David Robertson, "International Economics And Confusing Politics"
Not Avail | 2006-09 | ISBN: 1843765039 | 230 pages | PDF | 1,5 MB
`In a world in which noisy anti-globalization groups get huge media attention, it is refreshing to read this more-measured analysis of the interface between international economics and politics, and of the positive role institutions such as the WTO can play to improve our lot.'
- Kym Anderson, The World Bank
`David Robertson is an expert guide on the intricacies of international trade politics, the WTO, and so-called civil society. This valuable book incisively cuts through the rhetoric surrounding international trade and should be read by all who care about the future of the world trading system.'
- Douglas A. Irwin, Dartmouth College
`This book is an amazing and unusual piece of scholarship. It reviews with equal candour the activities of industry groups, NGOs and the multilateral organisations, giving readers an understanding of where the debate about globalisation is taking the world economy.'
- Peter J. Lloyd, University of Melbourne, Australia
The IMF, the World Bank and GATT/WTO have had to adapt to changing circumstances in the past 60 years as they guided the world economy to growing interdependence and prosperity. Now they face several simultaneous challenges. In this book, David Robertson discusses the rise of new economic players, including proliferating NGOs, self-promoting UN agencies and `emerging' economies (such as Brazil, China and India), which call into question the management of G7 governments.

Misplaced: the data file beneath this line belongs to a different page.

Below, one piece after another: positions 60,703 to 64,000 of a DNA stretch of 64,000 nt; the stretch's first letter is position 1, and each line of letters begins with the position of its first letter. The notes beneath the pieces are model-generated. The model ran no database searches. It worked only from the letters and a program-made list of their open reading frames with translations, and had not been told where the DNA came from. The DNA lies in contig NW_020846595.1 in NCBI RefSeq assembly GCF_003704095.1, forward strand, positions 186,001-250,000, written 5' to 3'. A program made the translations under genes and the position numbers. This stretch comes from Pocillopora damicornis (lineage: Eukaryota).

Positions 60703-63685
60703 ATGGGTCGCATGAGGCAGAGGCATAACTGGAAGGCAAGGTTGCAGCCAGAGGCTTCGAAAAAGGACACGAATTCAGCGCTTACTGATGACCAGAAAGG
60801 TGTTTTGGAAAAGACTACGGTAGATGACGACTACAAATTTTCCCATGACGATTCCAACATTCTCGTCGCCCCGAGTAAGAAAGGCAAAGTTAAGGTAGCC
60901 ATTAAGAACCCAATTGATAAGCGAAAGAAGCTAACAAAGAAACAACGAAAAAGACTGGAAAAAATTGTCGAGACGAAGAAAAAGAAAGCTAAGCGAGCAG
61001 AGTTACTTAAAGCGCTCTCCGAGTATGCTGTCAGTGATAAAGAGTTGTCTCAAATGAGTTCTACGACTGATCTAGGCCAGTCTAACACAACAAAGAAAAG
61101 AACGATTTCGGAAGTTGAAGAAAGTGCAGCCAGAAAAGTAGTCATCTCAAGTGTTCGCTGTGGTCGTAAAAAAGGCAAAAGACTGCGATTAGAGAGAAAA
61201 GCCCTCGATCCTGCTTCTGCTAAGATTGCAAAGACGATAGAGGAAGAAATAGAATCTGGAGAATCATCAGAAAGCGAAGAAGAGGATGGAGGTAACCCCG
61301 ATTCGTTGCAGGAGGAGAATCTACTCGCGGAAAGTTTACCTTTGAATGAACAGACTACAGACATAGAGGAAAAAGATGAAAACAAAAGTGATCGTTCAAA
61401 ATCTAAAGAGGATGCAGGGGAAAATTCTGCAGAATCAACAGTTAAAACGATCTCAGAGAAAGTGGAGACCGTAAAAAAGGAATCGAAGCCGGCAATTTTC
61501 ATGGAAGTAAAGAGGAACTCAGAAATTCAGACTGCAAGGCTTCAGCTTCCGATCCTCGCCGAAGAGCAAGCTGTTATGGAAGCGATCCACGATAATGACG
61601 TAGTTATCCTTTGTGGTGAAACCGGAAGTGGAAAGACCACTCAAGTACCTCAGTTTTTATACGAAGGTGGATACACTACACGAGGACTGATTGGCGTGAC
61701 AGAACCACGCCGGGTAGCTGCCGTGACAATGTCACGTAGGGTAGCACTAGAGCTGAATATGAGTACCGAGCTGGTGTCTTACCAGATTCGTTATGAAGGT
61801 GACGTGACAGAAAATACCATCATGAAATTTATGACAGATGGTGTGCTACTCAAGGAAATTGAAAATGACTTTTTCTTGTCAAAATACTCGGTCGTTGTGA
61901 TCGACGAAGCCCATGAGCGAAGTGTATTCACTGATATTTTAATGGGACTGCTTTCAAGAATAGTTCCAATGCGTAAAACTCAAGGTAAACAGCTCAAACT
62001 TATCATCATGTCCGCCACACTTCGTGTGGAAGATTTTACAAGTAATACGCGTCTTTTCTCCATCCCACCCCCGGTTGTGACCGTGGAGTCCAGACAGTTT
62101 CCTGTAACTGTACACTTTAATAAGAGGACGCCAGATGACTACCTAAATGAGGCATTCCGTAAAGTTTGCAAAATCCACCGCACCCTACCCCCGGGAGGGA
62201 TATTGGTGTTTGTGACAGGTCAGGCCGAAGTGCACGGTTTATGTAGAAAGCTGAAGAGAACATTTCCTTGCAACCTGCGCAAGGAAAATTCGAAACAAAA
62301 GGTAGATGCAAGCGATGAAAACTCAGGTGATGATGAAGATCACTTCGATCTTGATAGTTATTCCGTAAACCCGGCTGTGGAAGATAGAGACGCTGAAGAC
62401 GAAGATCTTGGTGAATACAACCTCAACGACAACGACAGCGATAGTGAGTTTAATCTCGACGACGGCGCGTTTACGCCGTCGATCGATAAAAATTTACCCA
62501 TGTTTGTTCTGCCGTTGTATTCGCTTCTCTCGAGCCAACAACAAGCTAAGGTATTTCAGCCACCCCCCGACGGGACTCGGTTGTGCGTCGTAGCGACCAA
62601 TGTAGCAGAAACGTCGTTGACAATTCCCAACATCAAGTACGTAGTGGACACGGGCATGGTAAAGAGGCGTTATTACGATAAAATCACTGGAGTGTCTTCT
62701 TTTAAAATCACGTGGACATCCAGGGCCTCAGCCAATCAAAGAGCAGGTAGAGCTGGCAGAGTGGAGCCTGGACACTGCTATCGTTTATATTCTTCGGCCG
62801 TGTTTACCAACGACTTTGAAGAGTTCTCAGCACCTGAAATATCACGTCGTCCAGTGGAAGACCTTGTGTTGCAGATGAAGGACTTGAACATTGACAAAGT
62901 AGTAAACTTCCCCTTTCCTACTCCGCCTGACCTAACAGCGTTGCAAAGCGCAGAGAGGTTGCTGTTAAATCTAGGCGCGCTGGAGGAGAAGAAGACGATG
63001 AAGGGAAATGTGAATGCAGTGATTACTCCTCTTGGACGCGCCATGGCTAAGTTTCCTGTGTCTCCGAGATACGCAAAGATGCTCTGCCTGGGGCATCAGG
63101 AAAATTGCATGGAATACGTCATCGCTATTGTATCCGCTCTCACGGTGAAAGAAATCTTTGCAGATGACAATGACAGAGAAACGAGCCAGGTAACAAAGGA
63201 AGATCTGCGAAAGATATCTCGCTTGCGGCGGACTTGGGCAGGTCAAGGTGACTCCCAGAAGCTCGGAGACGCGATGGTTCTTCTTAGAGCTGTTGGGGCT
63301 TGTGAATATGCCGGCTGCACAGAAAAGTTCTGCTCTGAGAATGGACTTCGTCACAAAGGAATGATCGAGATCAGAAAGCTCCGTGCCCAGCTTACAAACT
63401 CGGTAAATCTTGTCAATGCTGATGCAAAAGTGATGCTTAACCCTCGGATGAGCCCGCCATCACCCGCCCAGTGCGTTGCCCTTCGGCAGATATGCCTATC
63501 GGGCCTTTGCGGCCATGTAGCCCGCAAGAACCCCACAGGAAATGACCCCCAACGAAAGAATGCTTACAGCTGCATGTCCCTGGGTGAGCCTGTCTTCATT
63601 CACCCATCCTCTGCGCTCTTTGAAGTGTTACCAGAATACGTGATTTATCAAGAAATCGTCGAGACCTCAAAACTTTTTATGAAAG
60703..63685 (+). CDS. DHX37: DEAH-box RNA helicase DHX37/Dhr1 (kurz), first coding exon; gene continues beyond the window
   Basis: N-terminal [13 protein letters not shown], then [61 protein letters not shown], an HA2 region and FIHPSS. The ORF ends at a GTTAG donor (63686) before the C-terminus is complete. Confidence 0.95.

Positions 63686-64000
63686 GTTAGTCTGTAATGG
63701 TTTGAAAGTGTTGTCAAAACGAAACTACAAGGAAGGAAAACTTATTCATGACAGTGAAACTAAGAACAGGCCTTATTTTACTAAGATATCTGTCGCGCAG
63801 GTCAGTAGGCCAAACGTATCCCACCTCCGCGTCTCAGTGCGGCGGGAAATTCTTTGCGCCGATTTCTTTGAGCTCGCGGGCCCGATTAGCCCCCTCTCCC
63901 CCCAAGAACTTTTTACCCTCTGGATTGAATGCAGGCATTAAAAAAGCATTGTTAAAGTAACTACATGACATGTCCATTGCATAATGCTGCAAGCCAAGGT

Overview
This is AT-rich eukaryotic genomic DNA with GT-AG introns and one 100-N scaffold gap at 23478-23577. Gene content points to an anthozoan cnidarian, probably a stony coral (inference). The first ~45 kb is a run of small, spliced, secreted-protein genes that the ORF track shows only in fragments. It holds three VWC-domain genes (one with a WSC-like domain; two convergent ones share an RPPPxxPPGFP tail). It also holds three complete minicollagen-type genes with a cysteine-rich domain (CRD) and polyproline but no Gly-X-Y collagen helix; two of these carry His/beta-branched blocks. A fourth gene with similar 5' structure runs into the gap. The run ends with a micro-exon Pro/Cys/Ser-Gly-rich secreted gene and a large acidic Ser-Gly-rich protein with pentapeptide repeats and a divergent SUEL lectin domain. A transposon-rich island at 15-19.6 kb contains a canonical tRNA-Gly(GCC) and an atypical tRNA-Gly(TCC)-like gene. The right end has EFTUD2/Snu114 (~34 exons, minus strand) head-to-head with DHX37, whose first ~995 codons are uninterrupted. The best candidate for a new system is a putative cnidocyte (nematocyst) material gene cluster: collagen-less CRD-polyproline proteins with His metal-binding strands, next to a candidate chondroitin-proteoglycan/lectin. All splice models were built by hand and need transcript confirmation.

This volume assesses the future of international economic relations as economic imbalances are exacerbated by these developments and by changing international alliances. The author also considers the interests of small developing countries, which are acting collectively to seek `a place at the table', as well as more preferential treatment. International socialism has re-invented itself as `participatory democracy', which is employed by `civil society' to challenge inter-governmental agencies. The future of international economic integration will depend on how these developments affect trade, finance, aid and development policies.
Providing a review of international economic relations, while taking account of political, environmental and social issues, this analytical assessment of anti-globalization forces will be of interest to anyone concerned with international affairs.
Only RS mirrors, please
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